The Trans-Sumatra toll road project, stretching from Aceh to Lampung, will commence with the construction of a 22-kilometer stretch from Palembang to Indralaya in South Sumatra in March of next year.
“The project is currently in the process of land acquisition, which we have handed over to the provincial administration,” said Hutama Karya managing director Tri Widjajanto in Palembang on Friday after meeting with South Sumatra Governor Alex Noerdin. State-run construction firm Hutama Karya has been appointed by the State-Owned Enterprises Ministry to build the 2,000-kilometer Trans-Sumatra toll road.
Alex said he had formed a team to acquire a swath of land measuring 60 meters wide along the Palembang-Indralaya route.
“We expect the land acquisition process to be complete by March next year,” said Alex. He, however, did not mention the total amount land to be acquired because of an ongoing field survey.
Tri also did not elaborate on the value of the project because it was still being calculated. Hutama Karya will work together with state plantation firm PT Perkebunan Nusantara, which according to him, had an interest in the toll road, chiefly to distribute its agricultural commodities. Hutama Karya expects to obtain state capital participation (PMN).
State-Owned Enterprises Minister Dahlan Iskan said the Trans-Sumatra toll road project would seek funds from various financial sources.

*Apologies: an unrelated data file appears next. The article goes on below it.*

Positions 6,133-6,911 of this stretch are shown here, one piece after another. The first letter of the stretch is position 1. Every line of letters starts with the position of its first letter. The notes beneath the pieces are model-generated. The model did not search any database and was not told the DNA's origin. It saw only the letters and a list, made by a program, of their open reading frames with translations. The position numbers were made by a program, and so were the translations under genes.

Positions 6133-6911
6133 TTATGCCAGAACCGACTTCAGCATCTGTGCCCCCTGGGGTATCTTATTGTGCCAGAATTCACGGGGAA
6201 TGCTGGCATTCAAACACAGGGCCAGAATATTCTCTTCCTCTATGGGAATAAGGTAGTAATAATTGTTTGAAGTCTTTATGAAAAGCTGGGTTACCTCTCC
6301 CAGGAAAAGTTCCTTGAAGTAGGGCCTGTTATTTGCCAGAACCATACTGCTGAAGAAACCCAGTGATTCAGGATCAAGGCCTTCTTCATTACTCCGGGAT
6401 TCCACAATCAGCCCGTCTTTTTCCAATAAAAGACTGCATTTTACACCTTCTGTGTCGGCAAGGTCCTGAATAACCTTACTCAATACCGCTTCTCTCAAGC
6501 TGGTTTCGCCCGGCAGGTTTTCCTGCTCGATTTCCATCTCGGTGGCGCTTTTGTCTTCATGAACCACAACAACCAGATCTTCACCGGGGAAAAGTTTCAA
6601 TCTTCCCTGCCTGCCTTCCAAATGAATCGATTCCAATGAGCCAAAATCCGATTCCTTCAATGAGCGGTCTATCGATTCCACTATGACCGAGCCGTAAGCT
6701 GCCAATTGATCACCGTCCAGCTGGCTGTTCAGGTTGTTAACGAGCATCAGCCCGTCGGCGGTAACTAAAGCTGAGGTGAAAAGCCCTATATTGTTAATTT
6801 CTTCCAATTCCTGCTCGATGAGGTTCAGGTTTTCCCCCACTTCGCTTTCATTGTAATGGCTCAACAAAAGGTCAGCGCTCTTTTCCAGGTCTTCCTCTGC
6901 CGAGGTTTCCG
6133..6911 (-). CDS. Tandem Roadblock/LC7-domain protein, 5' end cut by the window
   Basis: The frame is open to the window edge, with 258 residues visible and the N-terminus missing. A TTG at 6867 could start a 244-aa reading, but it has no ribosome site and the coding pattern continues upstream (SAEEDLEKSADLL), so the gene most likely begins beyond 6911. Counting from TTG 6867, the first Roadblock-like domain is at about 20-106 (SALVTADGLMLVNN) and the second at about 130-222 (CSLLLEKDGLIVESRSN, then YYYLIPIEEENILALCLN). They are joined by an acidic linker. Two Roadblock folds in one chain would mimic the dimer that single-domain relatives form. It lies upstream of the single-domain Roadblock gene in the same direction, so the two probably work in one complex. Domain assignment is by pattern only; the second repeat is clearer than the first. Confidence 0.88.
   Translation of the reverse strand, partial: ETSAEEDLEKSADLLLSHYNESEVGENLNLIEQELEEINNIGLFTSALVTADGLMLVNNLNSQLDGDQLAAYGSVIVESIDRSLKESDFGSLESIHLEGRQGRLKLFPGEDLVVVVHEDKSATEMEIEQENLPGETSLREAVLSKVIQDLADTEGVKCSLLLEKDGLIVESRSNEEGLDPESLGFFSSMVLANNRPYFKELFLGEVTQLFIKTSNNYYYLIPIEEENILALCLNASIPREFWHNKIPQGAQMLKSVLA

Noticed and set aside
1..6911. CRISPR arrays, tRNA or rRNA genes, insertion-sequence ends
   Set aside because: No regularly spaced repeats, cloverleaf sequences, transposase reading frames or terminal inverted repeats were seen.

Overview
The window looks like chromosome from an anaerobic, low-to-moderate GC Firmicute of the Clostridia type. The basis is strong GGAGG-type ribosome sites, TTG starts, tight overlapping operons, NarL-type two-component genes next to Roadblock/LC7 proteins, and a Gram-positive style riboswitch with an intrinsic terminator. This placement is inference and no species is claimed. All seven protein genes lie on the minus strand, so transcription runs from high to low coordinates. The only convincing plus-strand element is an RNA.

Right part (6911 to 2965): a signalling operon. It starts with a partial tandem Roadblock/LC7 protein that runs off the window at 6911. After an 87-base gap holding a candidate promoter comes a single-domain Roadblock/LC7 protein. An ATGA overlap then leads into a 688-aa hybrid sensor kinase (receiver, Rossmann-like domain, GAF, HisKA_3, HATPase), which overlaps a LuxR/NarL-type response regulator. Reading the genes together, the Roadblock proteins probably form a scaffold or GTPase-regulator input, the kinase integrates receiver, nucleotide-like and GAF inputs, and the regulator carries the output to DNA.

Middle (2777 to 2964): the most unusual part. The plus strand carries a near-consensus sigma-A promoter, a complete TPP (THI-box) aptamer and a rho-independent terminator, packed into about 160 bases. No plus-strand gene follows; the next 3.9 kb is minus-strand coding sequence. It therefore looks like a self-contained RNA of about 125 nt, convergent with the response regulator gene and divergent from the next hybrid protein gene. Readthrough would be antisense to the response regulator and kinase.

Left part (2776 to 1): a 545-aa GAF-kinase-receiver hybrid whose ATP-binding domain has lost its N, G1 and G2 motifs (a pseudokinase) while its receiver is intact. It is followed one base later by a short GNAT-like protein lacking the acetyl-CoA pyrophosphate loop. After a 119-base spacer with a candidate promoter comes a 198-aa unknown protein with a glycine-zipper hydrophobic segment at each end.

“We leave the issue on the amount of funds to Hutama Karya, while we can seek the sources of funds,” said Dahlan, after performing Friday prayers at Masjid Agung grand mosque in Palembang.
The Trans-Sumatra toll road project, according to Tri, is financially unfeasible but it can boost economic growth in Sumatra. The Palembang-Indralaya toll road is projected to be completed in 18 months.
After South Sumatra, toll roads will also be built in West Sumatra, Riau and North Sumatra. The Trans-Sumatra toll road is planned to connect to the Sunda Strait Bridge, slated to be built in the near future. “The Trans-Sumatra toll road is part of the Asian Highway Network,” said Tri.
The Tran-Sumatra toll road and Sunda Strait Bridge projects are aimed at supporting the Masterplan for the Acceleration and Expansion of Indonesian Economic Development (MP3EI), announced by the government in 2011.
MP3EI calls for infrastructure development to improve connectivity throughout the archipelago. Development is slated to take place along six economic corridors throughout the nation, namely Sumatra, Kalimantan, Java, Sulawesi, Bali and Nusa Tenggara and Papua-Maluku.
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